Remember, never let a crisis go to waste is the motto of governments everywhere. Don't rush into installing this app until the government can guarantee, through legislation and the source code, that it actually has people's best interests at heart.
Enjoy the rest of this week's issue. Cheers,
Other bits of interest
Germany goes decentralised
Unlike Australia, Germany will use a decentralised contact tracing app (this is the correct approach, by the way):
Under the decentralised approach, users could opt to share their phone number or details of their symptoms - making it easier for health authorities to get in touch and give advice on the best course of action in the event they are found to be at risk.
This consent would be given in the app, however, and not be part of the system’s central architecture.
Germany’s reversal brings it into line with a proposal by Apple and Google, who said this month they would develop new tools to support decentralised contact tracing. In Europe, France and Britain still back centralisation.
- Germany flips to Apple-Google approach on smartphone contact tracing
- French Hypocrisy: Fines Google For Being Soft On Privacy; Now Angry That Google Won't Let It Spy On Users
- Apple and Google pledge to shut down coronavirus tracker when pandemic ends
- First version of Apple and Google’s contact tracing API should be available to developers next week
The Economist on the Great Acceleration
The Economist calls it "Creative disruption" and it hits a lot of the same notes I did last week:
But the defining feature of the latest innovation revolution is breakneck speed. Companies are being forced to raise their corporate metabolism and overcome “analysis paralysis”, an affliction caused by top managers having pored over the same irrelevant case studies at business school. In a recent briefing consultants at Bain urged companies to throw out old data, test quickly and often, and assume you will be in testing mode for some time to come.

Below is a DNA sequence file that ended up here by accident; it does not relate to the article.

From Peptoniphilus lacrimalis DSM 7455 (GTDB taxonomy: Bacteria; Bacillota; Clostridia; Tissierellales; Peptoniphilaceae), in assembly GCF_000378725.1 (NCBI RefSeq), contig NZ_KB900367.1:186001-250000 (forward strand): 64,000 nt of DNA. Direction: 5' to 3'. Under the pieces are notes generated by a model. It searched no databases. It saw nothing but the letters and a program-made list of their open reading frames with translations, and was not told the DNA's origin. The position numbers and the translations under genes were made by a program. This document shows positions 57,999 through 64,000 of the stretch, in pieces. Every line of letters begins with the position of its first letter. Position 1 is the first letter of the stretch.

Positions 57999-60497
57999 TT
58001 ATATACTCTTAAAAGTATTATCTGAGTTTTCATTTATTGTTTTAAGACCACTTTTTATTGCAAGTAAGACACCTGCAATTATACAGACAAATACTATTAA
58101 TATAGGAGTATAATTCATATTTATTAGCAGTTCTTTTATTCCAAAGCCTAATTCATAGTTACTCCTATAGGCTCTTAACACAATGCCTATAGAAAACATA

The crisis has emboldened managers to move faster and to try out risky new ideas on larger groups of customers. As the boss of a Fortune 500 firm recently put it, “We are learning more by testing than [from] months spent [with] analysts and endless meetings.” Despite a worldwide retail apocalypse, Nike saw global internet sales of its sporting goods rise by over a third in the three months to February, thanks to a deft digital pivot inspired by its early covid-19 experience in China. Revenues from its Chinese online offering grew by triple digits in January and February, year on year, as consumers shared workouts through WeChat and other social media. Its sweat-inducing masterclass is being streamed more than 800,000 times a week on YouTube.
- The pandemic is liberating firms to experiment with radical new ideas
- Robots, AI, and the road to a fully autonomous construction industry
- E-Commerce Stocks Soar With Pandemic Gains Seen as Long-Lasting
- Zoom Daily Users Surge to 300 Million Despite Privacy Woes
Economic recovery in the United States might take a while
People are literally rioting in some US States for their Governors to remove COVID-19 restrictions. But the CARES Act ensures the economic toll will continue well beyond the lockdowns:
State unemployment benefits typically cover about 50 percent of previous pay. Putting philosophical objections aside, could it have made sense for the federal government to add, say, 30 percentage points so that UI would cover 80 percent of previous pay? That would have made workers who lost their jobs almost whole, while still maintaining some incentive to work.
But by adding $600 per week, the federal government ensured that over 10 million, and possibly 20 million, unemployed workers would be paid more by remaining unemployed than they would be paid if they return to their jobs.